• Name and address of the foreign investor/s
  • Date of receipt of funds and their rupee equivalent
  • Name and address of the authorized dealer through whom the funds have been received
  • Details of the Government approval, if any

Upon the issue of shares to non-resident investors : Within 30 days from the date of issue of shares, a report in Form FC-GPR, PART A together with the following documents should be filed with the concerned Regional Office of the Reserve Bank of India.

Certificate from the Company Secretary of the company accepting investment from persons resident outside India certifying that :

  • The company has complied with the procedure for issue of shares as laid down under the FDI scheme as indicated in the Notification No. FEMA 20/2000-RB dated 3rd May 2000 as amended from time to time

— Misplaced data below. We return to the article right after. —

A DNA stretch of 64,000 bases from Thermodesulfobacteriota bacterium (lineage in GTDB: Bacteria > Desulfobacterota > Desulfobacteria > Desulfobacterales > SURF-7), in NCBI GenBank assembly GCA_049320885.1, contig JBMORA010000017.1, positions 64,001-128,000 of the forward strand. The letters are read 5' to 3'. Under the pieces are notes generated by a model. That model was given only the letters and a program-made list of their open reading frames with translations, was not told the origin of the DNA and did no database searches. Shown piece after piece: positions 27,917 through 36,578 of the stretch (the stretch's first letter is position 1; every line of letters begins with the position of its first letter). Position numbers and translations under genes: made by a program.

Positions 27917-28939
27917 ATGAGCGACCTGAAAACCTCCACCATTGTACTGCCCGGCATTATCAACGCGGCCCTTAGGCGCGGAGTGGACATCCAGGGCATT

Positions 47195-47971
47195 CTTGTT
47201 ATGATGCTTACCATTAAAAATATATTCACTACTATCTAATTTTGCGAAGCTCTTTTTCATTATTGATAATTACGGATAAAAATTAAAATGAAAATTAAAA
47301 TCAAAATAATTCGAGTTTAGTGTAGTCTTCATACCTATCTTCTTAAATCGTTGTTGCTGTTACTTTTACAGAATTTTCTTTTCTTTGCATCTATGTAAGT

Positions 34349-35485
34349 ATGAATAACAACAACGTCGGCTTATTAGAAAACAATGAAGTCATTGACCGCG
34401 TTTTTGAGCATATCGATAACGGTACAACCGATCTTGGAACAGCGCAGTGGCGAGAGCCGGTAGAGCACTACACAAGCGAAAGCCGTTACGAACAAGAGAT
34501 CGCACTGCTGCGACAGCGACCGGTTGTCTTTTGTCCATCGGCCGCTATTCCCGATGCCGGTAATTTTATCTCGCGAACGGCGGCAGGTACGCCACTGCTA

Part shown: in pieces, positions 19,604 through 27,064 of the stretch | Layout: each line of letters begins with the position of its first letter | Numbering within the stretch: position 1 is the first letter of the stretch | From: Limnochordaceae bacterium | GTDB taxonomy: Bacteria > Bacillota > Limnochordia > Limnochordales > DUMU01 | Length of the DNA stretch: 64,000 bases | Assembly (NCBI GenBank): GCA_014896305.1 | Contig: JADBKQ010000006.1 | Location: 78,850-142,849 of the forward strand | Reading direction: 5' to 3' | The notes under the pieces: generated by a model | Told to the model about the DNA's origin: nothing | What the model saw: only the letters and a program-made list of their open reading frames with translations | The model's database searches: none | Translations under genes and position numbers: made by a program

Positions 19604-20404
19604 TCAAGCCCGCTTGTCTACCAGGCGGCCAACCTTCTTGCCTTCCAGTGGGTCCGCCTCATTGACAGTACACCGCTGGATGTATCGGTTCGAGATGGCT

• The proposal is within the sectoral policy / cap permissible under the automatic route of RBI and it fulfills all the condition laid down for investments under the Automatic route namely:
    • Non-resident entity/ies (other than individuals) to whom it has issued shares does / do not have any existing joint venture or technology transfer or trade mark agreement in India in the same field.
    • The company is not investing in an SSI unit & the investment limit of 24 % has been observed/ requisite approvals have been obtained.
    • Shares have been issued on rights basis and the shares are issued to non-residents at a price that is not lower than that at which shares are/were issued to residents. OR
    • Shares issued are bonus shares. OR